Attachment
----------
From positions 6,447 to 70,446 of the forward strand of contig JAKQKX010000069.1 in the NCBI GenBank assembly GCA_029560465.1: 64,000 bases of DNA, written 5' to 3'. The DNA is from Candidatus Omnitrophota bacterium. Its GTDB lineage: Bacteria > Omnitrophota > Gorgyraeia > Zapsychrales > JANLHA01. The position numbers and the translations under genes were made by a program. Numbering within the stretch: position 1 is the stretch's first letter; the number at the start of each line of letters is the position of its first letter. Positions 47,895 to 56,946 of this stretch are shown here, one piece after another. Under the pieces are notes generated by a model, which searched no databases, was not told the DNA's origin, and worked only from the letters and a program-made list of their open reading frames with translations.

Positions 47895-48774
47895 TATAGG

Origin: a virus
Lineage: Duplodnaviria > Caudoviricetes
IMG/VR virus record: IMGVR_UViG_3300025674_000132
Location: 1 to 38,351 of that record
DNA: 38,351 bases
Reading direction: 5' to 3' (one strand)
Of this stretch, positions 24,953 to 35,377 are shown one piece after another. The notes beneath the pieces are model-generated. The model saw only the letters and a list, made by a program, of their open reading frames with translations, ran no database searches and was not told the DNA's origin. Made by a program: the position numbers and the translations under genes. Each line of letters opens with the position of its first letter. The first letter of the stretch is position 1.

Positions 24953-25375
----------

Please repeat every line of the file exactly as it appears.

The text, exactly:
From positions 6,447 to 70,446 of the forward strand of contig JAKQKX010000069.1 in the NCBI GenBank assembly GCA_029560465.1: 64,000 bases of DNA, written 5' to 3'. The DNA is from Candidatus Omnitrophota bacterium. Its GTDB lineage: Bacteria > Omnitrophota > Gorgyraeia > Zapsychrales > JANLHA01. The position numbers and the translations under genes were made by a program. Numbering within the stretch: position 1 is the stretch's first letter; the number at the start of each line of letters is the position of its first letter. Positions 47,895 to 56,946 of this stretch are shown here, one piece after another. Under the pieces are notes generated by a model, which searched no databases, was not told the DNA's origin, and worked only from the letters and a program-made list of their open reading frames with translations.

Positions 47895-48774
47895 TATAGG

Origin: a virus
Lineage: Duplodnaviria > Caudoviricetes
IMG/VR virus record: IMGVR_UViG_3300025674_000132
Location: 1 to 38,351 of that record
DNA: 38,351 bases
Reading direction: 5' to 3' (one strand)
Of this stretch, positions 24,953 to 35,377 are shown one piece after another. The notes beneath the pieces are model-generated. The model saw only the letters and a list, made by a program, of their open reading frames with translations, ran no database searches and was not told the DNA's origin. Made by a program: the position numbers and the translations under genes. Each line of letters opens with the position of its first letter. The first letter of the stretch is position 1.

Positions 24953-25375